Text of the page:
The aims of this course consists in making students familiar with the basic rules of doing case study research that aims at drawing descriptive or causal inference with the goal of developing theories. The definition of "case study research" used in this course comprises both comparative and single case studies and it can be situated at the cross-case and at the within-case level. The course will help students to evaluate the methodological merits of those political science publications that use a smaller-N comparative approach or a within-case approach and to design their own (comparative) case study research strategy. With its focus on drawing descriptive or causal inference based on systematic (qualitative or quantitative) empirical evidence, it is important to point out that this course is not about interpretivist, post-structuralist etc. understandings of doing "qualitative" research. Students interested in these important strands of political science literature are better served by taking the respective mandatory elective course offered at our department. Furthermore, while throughout the course we will read applied case studies and try to practice specific research tasks, this course does not focus on the hands-on principles and practices of data collection, such as interviewing, archival research, field work etc. Again, other courses offered at the department are catering to these important needs.
The course proceeds as follows. In the beginning, we introduce some fundamentals of case study research that are relevant regardless of whether one is performing single or comparative case studies. In fact, most of these issues are so fundamental that they are relevant to any kind of empirical social research. In this part, we discuss different research goals (description vs. explanation; theory testing vs. theory developing; types of causes and how they can be inferred; scope conditions; concept formation strategies etc.). We then move on to the discussion of different types of cases and the analytic purposes that their intense study can and cannot serve. We focus on strategies of case selection and then move to comparative case studies. In the next sessions, we move from cross-case to a within-case perspective. Here we discuss the different logics of within-case analysis, with special focus on process tracing and a brief detour on Bayesian approaches. In the last week, we conclude the course with a session on how to graphically visualize findings from qualitative case studies and a wrap-up session.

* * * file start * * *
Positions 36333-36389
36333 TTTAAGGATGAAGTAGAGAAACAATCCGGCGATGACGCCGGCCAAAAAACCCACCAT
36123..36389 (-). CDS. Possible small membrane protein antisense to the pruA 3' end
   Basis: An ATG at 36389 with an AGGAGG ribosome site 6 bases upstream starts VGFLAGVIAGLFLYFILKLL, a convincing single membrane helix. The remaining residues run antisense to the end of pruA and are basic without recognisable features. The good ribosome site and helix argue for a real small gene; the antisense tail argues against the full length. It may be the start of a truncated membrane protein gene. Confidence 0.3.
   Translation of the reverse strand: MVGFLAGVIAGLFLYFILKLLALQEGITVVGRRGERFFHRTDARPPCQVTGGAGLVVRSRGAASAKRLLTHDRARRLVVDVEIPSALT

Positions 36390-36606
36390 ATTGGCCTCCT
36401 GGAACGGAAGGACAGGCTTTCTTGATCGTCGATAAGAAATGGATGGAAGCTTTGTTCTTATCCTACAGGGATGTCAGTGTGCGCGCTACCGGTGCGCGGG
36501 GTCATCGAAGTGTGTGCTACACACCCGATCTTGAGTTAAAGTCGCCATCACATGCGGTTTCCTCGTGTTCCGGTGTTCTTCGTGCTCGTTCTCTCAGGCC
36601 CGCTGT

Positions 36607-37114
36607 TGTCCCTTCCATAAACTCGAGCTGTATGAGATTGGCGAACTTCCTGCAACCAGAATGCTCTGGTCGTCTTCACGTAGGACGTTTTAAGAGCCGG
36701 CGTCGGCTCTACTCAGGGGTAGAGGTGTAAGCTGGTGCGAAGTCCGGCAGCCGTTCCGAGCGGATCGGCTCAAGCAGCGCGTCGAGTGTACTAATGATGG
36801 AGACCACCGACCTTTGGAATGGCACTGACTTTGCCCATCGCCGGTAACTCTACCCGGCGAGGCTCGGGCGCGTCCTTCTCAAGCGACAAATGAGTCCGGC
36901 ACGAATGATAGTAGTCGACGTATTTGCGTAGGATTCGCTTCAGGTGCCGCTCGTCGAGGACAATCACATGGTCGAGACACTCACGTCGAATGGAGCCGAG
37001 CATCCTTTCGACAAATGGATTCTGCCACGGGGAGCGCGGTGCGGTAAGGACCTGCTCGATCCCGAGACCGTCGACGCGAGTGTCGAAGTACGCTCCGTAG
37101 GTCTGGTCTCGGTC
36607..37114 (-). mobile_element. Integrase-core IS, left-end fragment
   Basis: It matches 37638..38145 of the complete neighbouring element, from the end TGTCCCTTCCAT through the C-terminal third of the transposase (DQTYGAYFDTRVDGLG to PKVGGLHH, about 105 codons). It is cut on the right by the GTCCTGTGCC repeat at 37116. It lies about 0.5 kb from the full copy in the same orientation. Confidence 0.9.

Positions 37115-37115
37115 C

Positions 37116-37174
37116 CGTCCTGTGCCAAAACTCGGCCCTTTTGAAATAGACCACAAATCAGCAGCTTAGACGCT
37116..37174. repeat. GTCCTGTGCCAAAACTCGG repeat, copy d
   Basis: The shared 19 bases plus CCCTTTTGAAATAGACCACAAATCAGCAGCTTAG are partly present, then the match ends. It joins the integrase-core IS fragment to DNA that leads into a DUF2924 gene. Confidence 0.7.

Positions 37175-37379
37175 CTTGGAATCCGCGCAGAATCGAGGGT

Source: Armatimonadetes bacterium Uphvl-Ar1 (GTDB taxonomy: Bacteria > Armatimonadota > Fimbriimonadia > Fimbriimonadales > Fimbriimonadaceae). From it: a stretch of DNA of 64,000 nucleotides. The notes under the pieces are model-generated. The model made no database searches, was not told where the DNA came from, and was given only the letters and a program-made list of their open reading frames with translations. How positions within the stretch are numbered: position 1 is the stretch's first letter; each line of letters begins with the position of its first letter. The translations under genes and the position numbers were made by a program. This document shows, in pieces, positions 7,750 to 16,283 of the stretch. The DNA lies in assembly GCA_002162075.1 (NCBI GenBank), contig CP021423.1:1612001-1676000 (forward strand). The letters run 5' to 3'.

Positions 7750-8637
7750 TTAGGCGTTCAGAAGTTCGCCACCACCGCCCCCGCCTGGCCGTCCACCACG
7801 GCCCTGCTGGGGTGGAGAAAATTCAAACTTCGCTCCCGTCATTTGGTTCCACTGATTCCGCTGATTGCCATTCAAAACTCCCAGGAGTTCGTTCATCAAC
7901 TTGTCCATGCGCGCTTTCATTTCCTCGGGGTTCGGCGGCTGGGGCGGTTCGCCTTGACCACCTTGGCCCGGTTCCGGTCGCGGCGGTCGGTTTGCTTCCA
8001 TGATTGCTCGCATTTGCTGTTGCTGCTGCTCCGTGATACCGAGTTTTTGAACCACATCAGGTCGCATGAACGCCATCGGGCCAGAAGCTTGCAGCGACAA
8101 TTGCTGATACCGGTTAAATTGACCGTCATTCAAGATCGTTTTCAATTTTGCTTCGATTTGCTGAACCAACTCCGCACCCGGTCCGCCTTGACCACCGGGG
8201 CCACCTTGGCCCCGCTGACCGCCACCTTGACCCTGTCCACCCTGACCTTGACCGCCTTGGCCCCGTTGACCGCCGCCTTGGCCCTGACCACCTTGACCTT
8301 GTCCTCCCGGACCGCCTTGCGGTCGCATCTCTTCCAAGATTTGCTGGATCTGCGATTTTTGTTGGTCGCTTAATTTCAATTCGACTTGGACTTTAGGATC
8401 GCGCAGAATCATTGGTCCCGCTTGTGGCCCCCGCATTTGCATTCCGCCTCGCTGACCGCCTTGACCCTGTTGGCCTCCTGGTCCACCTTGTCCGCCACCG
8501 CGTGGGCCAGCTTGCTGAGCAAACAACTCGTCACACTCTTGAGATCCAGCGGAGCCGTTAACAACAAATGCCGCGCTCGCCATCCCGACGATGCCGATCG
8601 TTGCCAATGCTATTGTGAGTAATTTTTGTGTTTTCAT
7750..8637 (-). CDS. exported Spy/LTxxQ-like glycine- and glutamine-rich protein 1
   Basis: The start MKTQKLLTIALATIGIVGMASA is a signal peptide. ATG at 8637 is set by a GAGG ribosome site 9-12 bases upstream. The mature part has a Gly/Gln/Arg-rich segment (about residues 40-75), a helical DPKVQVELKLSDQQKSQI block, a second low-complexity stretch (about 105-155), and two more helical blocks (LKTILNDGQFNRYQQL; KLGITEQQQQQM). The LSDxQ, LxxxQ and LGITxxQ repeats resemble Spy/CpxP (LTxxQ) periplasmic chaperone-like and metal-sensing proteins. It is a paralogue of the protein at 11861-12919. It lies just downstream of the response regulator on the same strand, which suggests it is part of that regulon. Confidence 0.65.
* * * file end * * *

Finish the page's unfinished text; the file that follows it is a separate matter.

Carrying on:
The course starts in the second half of the Fall term and meets twice a week. Most of the meetings will be a mix between a lecture at the beginning, followed by a seminar-style discussion among students and the instructor.